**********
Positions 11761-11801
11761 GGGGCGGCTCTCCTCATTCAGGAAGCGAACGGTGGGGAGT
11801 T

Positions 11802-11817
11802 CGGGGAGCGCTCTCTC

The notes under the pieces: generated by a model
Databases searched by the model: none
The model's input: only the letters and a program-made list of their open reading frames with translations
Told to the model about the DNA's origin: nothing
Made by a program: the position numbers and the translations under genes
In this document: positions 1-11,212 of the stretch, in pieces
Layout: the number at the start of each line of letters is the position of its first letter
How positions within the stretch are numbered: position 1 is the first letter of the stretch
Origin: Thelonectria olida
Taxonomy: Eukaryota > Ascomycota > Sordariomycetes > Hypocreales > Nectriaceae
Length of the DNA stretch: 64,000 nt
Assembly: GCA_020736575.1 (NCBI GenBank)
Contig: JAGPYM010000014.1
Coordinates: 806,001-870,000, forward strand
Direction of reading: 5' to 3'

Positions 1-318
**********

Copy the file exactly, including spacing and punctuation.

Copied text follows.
Positions 11761-11801
11761 GGGGCGGCTCTCCTCATTCAGGAAGCGAACGGTGGGGAGT
11801 T

Positions 11802-11817
11802 CGGGGAGCGCTCTCTC

The notes under the pieces: generated by a model
Databases searched by the model: none
The model's input: only the letters and a program-made list of their open reading frames with translations
Told to the model about the DNA's origin: nothing
Made by a program: the position numbers and the translations under genes
In this document: positions 1-11,212 of the stretch, in pieces
Layout: the number at the start of each line of letters is the position of its first letter
How positions within the stretch are numbered: position 1 is the first letter of the stretch
Origin: Thelonectria olida
Taxonomy: Eukaryota > Ascomycota > Sordariomycetes > Hypocreales > Nectriaceae
Length of the DNA stretch: 64,000 nt
Assembly: GCA_020736575.1 (NCBI GenBank)
Contig: JAGPYM010000014.1
Coordinates: 806,001-870,000, forward strand
Direction of reading: 5' to 3'

Positions 1-318